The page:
How I Spend My Week As a Teacher at LQD

It’s a full-time job with part-time pay – that’s what they say about the teaching job, and after my first two months at LQD primary, lower and upper secondary school, I can profoundly relate to it. In this post, I’ll try enumerating the tasks I have done during the past two months, with respect to the needed time for each, just to remind my future self of what to expect in the new school year. 

22.5 hours of in-class teaching & 32 hours of preparation

A good rule of thumb is that for each hour of class, teachers need 2-4 hours of preparation. Now that I have 22.5 hours of in-class teaching, given that some lesson plans can be used twice in a week for two different classes, I still need at least 32 hours to prepare 16 decent lesson plans.

And lesson planning is not just about copying the textbook to the presentation slides or handouts; it requires online searching and material creation, and so on. Even when we already had in mind all the steps to follow, we still need to write them down in detail, using a standardized format, as administrators rely on the plans to evaluate the teachers’ performance.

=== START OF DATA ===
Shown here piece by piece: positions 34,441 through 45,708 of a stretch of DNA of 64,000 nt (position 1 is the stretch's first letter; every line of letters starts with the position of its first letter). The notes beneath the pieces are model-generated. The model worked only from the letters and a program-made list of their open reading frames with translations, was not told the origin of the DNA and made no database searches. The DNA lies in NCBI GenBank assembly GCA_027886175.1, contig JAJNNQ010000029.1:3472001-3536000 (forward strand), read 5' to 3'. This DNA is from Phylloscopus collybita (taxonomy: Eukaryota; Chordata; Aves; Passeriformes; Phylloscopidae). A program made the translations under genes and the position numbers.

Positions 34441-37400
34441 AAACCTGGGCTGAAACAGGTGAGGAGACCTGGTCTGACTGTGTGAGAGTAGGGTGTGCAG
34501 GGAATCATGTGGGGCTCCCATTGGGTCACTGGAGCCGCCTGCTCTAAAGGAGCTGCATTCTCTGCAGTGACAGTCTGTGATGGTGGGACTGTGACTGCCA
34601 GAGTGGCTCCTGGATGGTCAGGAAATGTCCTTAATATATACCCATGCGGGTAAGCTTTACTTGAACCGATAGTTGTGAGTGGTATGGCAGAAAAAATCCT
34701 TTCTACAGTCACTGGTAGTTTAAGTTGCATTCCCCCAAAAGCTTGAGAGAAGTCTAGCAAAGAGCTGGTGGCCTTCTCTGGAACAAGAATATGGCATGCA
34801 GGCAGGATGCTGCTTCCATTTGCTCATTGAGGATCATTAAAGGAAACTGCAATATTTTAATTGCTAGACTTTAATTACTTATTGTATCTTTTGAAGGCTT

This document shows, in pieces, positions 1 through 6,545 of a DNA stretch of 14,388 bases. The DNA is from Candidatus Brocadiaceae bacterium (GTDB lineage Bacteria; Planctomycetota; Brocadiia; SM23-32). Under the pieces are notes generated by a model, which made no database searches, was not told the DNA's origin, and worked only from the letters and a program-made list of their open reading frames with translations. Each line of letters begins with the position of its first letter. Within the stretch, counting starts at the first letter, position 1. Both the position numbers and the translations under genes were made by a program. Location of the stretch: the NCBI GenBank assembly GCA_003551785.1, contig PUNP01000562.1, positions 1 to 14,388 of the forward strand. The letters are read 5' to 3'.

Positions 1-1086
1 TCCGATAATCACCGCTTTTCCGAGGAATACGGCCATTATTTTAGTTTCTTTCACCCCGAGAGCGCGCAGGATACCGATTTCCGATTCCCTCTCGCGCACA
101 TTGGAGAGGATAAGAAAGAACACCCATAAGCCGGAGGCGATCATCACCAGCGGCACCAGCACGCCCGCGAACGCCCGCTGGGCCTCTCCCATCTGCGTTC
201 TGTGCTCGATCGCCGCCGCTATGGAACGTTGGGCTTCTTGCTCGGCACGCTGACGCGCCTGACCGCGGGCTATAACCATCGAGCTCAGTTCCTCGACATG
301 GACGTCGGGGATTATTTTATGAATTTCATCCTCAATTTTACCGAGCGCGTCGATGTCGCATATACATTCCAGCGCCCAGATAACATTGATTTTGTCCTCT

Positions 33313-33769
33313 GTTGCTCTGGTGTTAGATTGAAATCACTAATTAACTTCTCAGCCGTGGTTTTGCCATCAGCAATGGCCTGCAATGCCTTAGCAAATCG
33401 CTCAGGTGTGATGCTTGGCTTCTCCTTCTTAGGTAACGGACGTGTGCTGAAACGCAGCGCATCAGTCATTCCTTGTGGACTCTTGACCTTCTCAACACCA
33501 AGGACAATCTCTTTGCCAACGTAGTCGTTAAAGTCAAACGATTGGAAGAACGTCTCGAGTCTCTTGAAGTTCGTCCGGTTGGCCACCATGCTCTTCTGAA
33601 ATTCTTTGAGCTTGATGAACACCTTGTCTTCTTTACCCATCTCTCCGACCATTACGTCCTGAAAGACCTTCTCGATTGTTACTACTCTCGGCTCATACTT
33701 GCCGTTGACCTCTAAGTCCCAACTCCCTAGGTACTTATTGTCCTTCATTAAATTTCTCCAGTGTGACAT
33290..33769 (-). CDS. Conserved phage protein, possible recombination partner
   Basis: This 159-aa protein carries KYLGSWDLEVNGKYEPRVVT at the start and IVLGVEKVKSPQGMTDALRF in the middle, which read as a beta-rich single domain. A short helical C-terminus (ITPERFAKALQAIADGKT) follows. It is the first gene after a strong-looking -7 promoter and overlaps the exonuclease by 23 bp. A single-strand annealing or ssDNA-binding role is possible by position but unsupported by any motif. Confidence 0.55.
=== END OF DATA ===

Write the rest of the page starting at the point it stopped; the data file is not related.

Note: You have to submit the plans to a OneDrive folder at the end of the school year, so better finish in succession and accumulate them during the year, instead of postponing till the year ends. You surely don’t want to ruin your mood for summer vacation with a flood of paperwork.

7 hours for material curating & photocopying

Right here at LQD, we need three main kinds of worksheets: extra exercises for lesson review, extra exercises for night classes, and extra exercises for out-of-class practice. It takes about half an hour to compile a worksheet, using the faculty’s database, let alone a faculty with no database like mine. Sometimes, it takes even more than an hour, especially when we are confused by different font styles and indents and tabs of MS Word.